Temperature Fluctuations & Check Engine Light - GM Forum - Buick, Cadillac, Chev, Olds, GMC & Pontiac chat

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Old 06-24-2006, 03:08 PM   #1
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Default Temperature Fluctuations & Check Engine Light

I recently had to replace a blown head gasket on my '97 Bonne SSE. It'* run pretty well for about a week until yesterday the "check engine" light came on while I was driving in hills with the AC on. I gave a cursory check of things and the only thing I can see is the temperature fluctuates a lot. It will go from below 200F to past 240F in only a minute or so, depending on engine load. The light is on from the moment I start the car. It hasn't gone off since I first noticed it.

I checked some other forums and checked for air in the coolant system. As best I can tell, there doesn't seem to be air in the system.

I can't get it to my mechanic for a couple days. My inclination is to suspect a faulty thermostat, but I'm not an expert. Any thoughts?
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Old 06-24-2006, 05:06 PM   #2
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There is still air in your system, its just hard to get out because its in pockets of the engine. Only way to get it out is with a flush that will pressurize the system, and you can only do that with a flushing machine at the mechanic or dealer. Besides the air pockets, fluctuation in the coolant temperature can also be caused by really old or poor ratioed coolant.. A flush will definately fix that problem. My car behaved the same way until I did the flush.

ALso if you haven't already, buy a 180 degree thermostat, drill two bypass holes about 1/16 inch in size and also get a gasket and o-ring and have your mechanic install it while he does the flush. The stock 195 thermostat'* are too high. The 180 will run the engine just a bit cooler, it will prevent problems that are associated with heat and will also make your car slightly more efficient. Once you do all of that you will be peachy and hopefully the check engine light will go away, but just in case check it out anyway.
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Old 06-25-2006, 05:37 AM   #3
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I agree with Boreas that it is likely that air pockets in the engine are causing the fluctuation you see on the gauge. The other possibility is that you need a new thermostat. Because it is cheap and easy, I would buy a new stat and drill it. I can't confirm that flushing removes all air, but I have found that following this rather complicated fill procedure gives good results in minimizing or eliminating trapped air in the Series II engines.

This method was developed by trial and error and has been found to be effective to minimize the possibility of trapping air pockets in the L36 3800 engine cooling system. Trapped air could allow for increased temperatures around the hot EGR passage in the plastic upper intake manifold, leading to failure of the manifold, internal coolant leaks, and severe engine damage.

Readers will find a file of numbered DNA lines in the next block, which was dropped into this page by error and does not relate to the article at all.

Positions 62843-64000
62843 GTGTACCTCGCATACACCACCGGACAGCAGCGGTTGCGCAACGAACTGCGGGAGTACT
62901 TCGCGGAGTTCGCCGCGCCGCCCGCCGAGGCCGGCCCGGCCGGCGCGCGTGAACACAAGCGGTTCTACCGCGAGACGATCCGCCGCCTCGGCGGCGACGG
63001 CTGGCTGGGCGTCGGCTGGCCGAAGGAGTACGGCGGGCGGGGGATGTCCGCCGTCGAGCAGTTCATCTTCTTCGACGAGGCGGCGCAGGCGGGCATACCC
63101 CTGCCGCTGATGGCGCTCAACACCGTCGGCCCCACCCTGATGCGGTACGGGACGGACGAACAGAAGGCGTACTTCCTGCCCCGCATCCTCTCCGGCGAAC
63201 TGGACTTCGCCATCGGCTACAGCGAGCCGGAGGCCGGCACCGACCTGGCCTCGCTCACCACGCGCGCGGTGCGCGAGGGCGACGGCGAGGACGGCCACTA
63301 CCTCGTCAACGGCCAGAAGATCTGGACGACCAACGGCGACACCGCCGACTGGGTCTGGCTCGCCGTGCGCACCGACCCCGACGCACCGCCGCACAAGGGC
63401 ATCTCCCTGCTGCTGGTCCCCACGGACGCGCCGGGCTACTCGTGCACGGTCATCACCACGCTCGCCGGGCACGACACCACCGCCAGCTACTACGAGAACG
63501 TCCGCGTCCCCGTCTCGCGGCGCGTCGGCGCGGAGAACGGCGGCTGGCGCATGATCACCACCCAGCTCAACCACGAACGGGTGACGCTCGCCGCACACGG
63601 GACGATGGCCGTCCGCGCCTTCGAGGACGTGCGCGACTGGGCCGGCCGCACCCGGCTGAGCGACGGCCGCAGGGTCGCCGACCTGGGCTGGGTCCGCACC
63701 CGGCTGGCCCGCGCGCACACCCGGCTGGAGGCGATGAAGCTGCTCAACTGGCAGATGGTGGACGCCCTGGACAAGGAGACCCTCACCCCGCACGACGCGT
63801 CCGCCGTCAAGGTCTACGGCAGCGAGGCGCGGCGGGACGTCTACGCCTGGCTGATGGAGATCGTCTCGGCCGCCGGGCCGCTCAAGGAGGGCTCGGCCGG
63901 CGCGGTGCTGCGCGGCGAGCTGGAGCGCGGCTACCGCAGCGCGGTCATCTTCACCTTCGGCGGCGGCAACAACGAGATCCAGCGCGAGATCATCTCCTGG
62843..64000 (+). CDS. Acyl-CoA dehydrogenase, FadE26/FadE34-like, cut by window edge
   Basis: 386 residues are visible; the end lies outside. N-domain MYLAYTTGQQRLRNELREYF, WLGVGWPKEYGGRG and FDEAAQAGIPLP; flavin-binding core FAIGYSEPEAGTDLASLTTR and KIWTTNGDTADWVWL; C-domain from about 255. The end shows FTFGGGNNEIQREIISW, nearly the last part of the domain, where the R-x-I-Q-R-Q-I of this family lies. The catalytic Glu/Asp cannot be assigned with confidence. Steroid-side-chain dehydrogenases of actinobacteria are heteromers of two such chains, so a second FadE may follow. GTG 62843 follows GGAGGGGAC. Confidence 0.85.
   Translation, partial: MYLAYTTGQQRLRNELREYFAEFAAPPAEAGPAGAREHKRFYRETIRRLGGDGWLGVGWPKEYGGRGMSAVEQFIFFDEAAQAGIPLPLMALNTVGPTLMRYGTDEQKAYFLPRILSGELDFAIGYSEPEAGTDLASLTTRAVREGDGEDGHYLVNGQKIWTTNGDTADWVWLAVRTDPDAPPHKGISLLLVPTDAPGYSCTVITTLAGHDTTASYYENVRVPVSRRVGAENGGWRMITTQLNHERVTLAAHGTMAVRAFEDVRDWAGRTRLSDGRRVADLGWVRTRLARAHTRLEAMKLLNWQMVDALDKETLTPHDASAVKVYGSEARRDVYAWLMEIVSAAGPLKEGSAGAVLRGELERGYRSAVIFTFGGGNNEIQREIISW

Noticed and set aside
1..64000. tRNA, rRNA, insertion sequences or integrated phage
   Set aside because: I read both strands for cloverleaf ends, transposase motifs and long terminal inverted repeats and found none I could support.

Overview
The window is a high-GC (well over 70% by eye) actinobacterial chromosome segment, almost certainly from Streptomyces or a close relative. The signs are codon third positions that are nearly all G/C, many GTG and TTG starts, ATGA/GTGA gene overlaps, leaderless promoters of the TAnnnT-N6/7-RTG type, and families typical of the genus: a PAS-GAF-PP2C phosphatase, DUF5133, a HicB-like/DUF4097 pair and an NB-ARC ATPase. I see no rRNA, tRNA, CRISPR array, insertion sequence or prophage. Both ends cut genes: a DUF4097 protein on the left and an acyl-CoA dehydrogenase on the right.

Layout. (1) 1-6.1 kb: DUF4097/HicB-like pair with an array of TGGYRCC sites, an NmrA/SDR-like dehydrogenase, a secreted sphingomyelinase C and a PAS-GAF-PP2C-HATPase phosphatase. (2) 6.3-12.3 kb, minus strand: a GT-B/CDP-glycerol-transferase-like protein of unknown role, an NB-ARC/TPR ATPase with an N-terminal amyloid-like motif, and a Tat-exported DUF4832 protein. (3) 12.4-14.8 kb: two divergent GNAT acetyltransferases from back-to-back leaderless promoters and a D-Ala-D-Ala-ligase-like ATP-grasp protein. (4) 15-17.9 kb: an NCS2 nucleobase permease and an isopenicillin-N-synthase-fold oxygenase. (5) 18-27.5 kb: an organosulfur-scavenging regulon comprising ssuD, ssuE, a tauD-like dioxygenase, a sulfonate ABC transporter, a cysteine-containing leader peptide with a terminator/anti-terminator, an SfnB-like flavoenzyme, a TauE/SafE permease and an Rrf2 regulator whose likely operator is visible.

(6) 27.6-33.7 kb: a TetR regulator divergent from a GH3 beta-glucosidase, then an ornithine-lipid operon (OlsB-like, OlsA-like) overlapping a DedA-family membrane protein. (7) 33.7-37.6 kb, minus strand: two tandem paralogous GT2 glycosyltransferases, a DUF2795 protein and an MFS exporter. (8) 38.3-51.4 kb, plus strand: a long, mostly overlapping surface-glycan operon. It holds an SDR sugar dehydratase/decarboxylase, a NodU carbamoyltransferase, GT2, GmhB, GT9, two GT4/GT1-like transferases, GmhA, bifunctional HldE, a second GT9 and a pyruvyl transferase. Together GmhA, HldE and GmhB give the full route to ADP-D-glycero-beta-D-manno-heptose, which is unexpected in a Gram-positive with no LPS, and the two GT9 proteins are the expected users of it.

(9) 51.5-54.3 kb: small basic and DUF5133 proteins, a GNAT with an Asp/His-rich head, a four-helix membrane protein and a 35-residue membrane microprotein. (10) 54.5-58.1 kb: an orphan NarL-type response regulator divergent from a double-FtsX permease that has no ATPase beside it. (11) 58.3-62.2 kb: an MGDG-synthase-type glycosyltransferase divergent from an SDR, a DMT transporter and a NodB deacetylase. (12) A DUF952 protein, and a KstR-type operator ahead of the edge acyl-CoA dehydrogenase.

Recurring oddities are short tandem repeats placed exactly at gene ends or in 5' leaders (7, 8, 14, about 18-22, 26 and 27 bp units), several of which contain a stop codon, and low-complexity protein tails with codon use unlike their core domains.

When refilling the engine and radiator with coolant after repair work, remove the radiator cap, then remove the thermostat and drill a small (1/16" - 3/32") bleed hole in the thermostat flange. Check the brass bleeder on the upper radiator hose fitting to make sure it can be opened and closed easily. With the thermostat out, begin filling the engine with coolant at the thermostat housing until the coolant reaches the lip where the thermostat seals. Do not install the thermostat or the upper hose yet. Fill the radiator slowly at the cap opening with coolant. You should see and hear air bubbles disturbing the surface of the coolant in the intake manifold at the thermostat housing as they are pushed up and out of the engine. The coolant level will eventually start to rise in the manifold as the coolant in the radiator gets high enough. Install the drilled thermostat, positioning the bleed hole at the 12 O'Clock position. With the thermostat and upper radiator hose installed, pour additional coolant into the radiator slowly, until it rises to the overflow hole in the radiator neck several times. Allow several minutes each time for the top hose to fill and for air to bleed past the small hole in the thermostat flange. Repeat slowly filling at the radiator until the level in the radiator remains steady for five minutes. Fill the overflow tank two or three inches above the "full hot" mark.

Start the engine and bring it to operating temperature. If possible, take the car for a drive. You will be able to tell when the thermostat opens when the top radiator hose gets hot. With the engine at temperature and idling, open and close the bleeder screw to expel any air. Even if only coolant is expelled when the bleeder is opened, wait a minute or two and try to bleed it a couple more times. Shut off the engine. If the cooling system has no leaks, the level of coolant in the recovery tank will drop as the system pulls in coolant to make up for displaced air and thermal contraction. Bring the level in the recovery tank back up to "full cold" if needed and observe the level daily until it stabilizes.
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